Wisconsin researchers make ebola breakthrough

Researchers have made a key breakthrough in the quest to discover a vaccine or therapy to cure the deadly ebola virus. A team of scientists at the University of Wisconsin in Madison knew that extracting the VP30 gene--one in a string of eight genes--shuts down its ability to replicate in a host cell. By adding monkey kidney cells that produced the protein needed for replication--essential for research--they allowed replication while disarming the virus, leaving it incapable of making anyone ill. Now researchers can make a benign strain of the virus that can be closely studied at any of a number of research labs. Until now, ebola research has been limited to BSL4-level labs in which researchers are required to adhere to strict safety procedures--including wearing a biosafety suit with its own air supply. Ebola kills up to 80 percent of the people it infects.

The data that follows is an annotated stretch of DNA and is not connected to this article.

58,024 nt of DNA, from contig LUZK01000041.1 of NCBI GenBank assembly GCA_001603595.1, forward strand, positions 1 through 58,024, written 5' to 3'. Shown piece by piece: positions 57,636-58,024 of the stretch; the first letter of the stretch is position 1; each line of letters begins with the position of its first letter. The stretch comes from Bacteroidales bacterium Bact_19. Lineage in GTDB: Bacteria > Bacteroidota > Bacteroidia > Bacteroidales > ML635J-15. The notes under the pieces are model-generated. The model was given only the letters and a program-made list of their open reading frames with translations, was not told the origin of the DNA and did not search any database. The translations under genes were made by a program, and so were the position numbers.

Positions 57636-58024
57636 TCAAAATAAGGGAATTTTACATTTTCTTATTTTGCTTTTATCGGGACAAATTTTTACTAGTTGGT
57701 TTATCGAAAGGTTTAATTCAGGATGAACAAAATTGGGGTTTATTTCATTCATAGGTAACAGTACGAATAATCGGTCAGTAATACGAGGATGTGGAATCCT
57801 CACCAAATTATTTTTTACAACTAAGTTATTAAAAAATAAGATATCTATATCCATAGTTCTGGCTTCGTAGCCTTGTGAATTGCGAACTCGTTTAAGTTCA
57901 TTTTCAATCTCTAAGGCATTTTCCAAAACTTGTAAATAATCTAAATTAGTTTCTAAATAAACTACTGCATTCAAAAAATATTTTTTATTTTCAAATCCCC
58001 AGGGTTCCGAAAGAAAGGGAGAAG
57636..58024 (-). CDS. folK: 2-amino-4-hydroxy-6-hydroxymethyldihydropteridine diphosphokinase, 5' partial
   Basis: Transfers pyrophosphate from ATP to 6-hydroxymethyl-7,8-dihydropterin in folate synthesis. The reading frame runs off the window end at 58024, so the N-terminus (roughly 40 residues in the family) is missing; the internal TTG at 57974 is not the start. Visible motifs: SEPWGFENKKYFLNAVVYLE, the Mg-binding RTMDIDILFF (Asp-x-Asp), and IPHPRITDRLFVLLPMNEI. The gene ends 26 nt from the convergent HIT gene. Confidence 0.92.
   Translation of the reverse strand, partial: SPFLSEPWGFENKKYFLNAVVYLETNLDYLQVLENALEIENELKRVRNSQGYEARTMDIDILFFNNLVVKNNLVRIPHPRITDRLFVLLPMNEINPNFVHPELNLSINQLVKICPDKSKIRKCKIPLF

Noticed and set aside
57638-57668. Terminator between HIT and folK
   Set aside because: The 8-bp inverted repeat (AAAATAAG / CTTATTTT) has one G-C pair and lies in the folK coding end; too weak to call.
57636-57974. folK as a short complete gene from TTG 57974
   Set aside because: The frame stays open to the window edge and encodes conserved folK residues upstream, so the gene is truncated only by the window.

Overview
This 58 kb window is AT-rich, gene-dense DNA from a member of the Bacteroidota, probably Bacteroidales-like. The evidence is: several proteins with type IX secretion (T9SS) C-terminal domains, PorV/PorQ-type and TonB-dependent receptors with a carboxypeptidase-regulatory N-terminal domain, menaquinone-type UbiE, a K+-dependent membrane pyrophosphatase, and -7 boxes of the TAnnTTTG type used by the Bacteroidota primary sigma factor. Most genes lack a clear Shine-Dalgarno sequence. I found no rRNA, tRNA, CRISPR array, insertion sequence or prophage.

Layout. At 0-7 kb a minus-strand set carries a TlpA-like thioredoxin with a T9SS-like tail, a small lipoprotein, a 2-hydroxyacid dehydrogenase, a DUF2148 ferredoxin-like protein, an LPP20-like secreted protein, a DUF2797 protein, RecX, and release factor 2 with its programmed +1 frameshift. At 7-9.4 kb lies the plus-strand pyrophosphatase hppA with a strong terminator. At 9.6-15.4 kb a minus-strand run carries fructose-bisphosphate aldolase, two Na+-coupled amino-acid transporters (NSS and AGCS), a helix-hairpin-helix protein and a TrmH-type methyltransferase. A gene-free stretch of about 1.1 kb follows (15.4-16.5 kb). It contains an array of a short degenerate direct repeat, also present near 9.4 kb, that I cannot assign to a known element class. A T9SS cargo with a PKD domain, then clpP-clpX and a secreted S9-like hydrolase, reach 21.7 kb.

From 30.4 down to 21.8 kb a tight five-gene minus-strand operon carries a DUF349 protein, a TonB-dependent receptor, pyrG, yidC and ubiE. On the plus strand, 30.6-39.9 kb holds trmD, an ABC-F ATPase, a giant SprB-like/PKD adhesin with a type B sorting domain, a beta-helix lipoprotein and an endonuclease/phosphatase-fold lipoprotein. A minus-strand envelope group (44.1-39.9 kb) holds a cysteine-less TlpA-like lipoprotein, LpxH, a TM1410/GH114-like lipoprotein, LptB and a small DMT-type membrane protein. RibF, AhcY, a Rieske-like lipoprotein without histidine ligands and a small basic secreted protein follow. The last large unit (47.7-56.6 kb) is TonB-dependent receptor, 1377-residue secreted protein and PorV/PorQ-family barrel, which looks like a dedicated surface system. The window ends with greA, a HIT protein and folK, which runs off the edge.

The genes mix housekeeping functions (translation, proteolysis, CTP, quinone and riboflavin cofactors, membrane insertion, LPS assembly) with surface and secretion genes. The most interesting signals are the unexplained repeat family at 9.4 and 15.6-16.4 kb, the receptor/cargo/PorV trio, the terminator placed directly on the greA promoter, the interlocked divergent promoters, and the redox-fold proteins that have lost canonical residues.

"We wanted to make biologically contained Ebola virus," said Yoshihiro Kawaoka. "The altered virus does not grow in any normal cells. This system can be used for drug screening and for vaccine production."

- read the report from the BBC

Suggested Articles

With a new £131 million contribution from the U.K. government, VMIC aims to both speed up and expand on its prior ambitions.

AstraZeneca scored a $1 billion contribution from the United States for development, production and delivery of its potential COVID-19 vaccine.

AZ is among the companies leading the COVID-19 vaccine race, and after agreeing first to supply the U.K., it's now in talks for delivery worldwide.